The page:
Batch processing is an important part of most enterprise-level busines machines (midrange or mainframe). Most people see computers as devices designed to respond directly to the user. Desktop machines running OS's such as Windows or OSX or Linux are often single user machines dedicated to basically doing what the user tells them to do. Batch processing is a basic feature on larger machines because they typically handle more than one user. All these users need to "share" the resources, so the CPU power is switched from one user to another (this is called swapping). However, if one user starts running a job that takes up a ton of cycles (such as printing the entire order history for the last year), then the other users get shortchanged. In this situation, theN long-running, resource-intensive job is "submitted to batch". That is, it runs in the background at a lower priority. Interactive jobs typically will run at a higher priority, so whenever they need CPU, they just grab it. But when no user jobs need processing (which is quite often in a typical environment, because of something we lovingly call "operator think time"), the remaining cycles are all magically given to the batch job. Now, one of the things batch jobs are really good for is printing. Everybody needs reports, but you can only print one at a time (otherwise the pages get all intermixed and life is difficult). So, rather than the interactive job printing directly to the printer, it instead creates a file with the printed report and then sends a request to a printer job that is running in batch. That job then will only print using CPU cycles that none of the interactive jobs is using. In the olden days, we called this "spooling" the report, and the job that actually did the printing was a "print spooler". Back then, printers were these gigantic machines that printed a single line of print at a time, and in a typical job ship you'd here one or more of those things in the background gonig CHUK-CHUK-CHUK all day long. But, when the system got REALLY busy, since there were no cycle for the printer, they'd actually slow down and stop working. You knew the machine was REALLY busy when you heard the line printer go CHUK-(pause)-CHUK-CHUK-(long pause)-CHUK. Back to Unix and batch processing and reports. Unix still has pretty rudimentary batch support. You can, using the "at" or "batch" command, run a job in the background. You can also use the "lpr" command to send things to the printer queue. You can remove jobs from either queue. Midranges and mainframes have more extensive job and print control capabilities, from multiple queues to job attributes to the ability to hold and release jobs to the ability to attach to a job and remotely debug it. I'm sure some of this stuff exists in the *nix world, but my guess is it's pretty platform specific and might even be third-party commercial stuff. Hope this helps a little. Joe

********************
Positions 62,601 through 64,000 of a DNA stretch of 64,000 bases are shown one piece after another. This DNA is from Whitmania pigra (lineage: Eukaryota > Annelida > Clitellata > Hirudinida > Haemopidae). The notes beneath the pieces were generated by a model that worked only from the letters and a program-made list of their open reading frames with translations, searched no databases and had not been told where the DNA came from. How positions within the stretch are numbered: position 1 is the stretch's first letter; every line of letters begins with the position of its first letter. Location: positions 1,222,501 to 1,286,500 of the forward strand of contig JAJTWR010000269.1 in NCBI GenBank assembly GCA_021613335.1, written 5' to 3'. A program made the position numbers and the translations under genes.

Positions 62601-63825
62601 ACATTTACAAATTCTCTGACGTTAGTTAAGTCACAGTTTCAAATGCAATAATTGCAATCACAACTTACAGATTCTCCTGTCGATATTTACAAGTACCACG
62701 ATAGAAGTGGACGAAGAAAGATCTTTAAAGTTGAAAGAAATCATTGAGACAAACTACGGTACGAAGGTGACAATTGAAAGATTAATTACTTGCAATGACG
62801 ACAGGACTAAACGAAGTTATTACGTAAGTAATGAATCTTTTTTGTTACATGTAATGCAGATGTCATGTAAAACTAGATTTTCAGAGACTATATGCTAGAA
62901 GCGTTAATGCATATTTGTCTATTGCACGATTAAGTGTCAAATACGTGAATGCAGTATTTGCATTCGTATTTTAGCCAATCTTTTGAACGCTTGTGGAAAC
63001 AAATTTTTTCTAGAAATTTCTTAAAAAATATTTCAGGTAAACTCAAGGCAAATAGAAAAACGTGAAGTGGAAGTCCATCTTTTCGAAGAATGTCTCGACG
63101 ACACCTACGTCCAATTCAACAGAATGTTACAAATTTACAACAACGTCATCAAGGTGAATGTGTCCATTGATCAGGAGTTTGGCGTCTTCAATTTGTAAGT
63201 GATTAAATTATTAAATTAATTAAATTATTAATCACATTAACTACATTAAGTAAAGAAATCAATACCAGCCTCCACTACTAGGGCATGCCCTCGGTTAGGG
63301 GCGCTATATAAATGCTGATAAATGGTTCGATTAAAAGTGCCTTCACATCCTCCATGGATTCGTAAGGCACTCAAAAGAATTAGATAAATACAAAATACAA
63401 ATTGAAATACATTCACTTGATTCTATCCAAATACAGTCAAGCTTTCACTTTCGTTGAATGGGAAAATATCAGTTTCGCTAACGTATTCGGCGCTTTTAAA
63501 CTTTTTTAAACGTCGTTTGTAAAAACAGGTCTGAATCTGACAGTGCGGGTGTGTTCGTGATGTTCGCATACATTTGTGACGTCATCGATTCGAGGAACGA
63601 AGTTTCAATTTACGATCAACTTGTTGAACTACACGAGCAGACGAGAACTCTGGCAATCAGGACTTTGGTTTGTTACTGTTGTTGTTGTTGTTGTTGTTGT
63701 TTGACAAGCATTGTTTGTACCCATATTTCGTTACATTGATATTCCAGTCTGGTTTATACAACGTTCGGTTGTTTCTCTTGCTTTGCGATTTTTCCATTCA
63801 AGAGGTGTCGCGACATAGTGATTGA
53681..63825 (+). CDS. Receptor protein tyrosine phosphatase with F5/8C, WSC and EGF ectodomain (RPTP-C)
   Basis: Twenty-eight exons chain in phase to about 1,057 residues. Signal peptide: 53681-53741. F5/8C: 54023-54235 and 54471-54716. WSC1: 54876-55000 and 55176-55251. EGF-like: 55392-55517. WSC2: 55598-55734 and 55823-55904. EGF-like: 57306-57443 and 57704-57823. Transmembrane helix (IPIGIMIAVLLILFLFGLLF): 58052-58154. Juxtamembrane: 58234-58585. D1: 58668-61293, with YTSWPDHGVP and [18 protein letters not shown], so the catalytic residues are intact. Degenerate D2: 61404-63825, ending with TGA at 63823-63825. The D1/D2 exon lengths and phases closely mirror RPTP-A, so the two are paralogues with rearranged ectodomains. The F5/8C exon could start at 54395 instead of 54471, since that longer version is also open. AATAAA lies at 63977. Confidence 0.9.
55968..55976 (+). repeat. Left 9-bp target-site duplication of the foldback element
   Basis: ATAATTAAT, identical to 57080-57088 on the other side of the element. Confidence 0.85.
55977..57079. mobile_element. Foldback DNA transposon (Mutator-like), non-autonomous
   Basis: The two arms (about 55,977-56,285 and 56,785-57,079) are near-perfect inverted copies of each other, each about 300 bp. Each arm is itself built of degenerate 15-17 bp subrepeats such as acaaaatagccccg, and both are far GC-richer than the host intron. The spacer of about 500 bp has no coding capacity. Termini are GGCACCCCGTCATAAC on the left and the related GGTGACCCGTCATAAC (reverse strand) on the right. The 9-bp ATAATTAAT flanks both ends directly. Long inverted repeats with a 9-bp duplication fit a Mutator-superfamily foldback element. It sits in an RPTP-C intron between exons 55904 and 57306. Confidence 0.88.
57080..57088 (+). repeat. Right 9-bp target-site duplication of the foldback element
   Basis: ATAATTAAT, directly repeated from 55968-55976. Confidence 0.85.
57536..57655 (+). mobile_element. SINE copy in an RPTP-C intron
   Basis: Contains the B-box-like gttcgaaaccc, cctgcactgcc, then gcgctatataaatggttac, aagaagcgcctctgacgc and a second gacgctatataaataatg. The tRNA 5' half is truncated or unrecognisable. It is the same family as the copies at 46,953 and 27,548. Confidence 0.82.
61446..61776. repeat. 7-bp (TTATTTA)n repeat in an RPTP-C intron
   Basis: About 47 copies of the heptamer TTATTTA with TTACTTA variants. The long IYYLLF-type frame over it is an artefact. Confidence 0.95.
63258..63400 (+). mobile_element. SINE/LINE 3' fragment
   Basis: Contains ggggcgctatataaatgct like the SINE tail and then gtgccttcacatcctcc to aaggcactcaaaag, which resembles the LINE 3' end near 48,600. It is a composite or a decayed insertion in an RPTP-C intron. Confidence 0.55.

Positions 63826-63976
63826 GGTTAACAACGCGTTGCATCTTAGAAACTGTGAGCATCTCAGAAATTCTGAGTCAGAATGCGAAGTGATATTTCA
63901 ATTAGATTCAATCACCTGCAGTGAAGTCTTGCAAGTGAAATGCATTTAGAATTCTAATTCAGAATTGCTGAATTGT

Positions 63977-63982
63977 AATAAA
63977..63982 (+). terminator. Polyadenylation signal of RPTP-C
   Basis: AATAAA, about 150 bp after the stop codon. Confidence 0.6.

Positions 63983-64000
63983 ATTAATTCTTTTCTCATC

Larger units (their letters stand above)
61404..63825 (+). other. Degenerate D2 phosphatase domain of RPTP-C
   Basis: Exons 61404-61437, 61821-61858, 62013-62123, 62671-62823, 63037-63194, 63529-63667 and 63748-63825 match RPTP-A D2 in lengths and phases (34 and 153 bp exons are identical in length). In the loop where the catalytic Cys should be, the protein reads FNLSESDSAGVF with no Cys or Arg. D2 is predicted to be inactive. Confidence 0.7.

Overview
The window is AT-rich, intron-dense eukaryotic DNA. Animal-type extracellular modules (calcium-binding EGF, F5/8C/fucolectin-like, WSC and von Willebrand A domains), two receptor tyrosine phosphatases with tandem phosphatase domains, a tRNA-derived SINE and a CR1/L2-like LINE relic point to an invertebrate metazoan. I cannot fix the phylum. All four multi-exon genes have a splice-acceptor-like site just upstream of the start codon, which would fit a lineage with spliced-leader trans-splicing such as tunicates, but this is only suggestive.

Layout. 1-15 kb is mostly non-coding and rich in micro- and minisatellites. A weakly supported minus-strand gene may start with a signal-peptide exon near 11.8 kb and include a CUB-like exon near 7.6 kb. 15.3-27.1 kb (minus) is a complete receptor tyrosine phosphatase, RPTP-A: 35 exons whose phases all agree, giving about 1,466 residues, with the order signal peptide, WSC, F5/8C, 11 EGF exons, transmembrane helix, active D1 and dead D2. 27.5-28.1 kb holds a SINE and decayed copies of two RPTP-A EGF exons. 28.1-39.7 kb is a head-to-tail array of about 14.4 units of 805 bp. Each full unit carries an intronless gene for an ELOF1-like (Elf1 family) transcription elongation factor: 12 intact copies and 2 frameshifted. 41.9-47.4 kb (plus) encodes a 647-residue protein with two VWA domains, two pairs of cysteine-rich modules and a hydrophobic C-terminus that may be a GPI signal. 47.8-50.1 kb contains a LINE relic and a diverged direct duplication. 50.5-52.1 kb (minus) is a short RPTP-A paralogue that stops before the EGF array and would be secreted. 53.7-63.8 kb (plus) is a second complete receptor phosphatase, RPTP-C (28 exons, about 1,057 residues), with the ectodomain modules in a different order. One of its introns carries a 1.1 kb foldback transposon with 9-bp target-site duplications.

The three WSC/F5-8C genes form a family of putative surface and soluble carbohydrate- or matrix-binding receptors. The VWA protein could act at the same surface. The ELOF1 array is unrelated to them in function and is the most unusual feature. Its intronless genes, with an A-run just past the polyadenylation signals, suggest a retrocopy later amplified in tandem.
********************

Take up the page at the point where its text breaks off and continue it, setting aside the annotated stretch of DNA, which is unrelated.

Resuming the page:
You showed up just in time for the waffles! And this tiny ad:
Building a Better World in your Backyard by Paul Wheaton and Shawn Klassen-Koop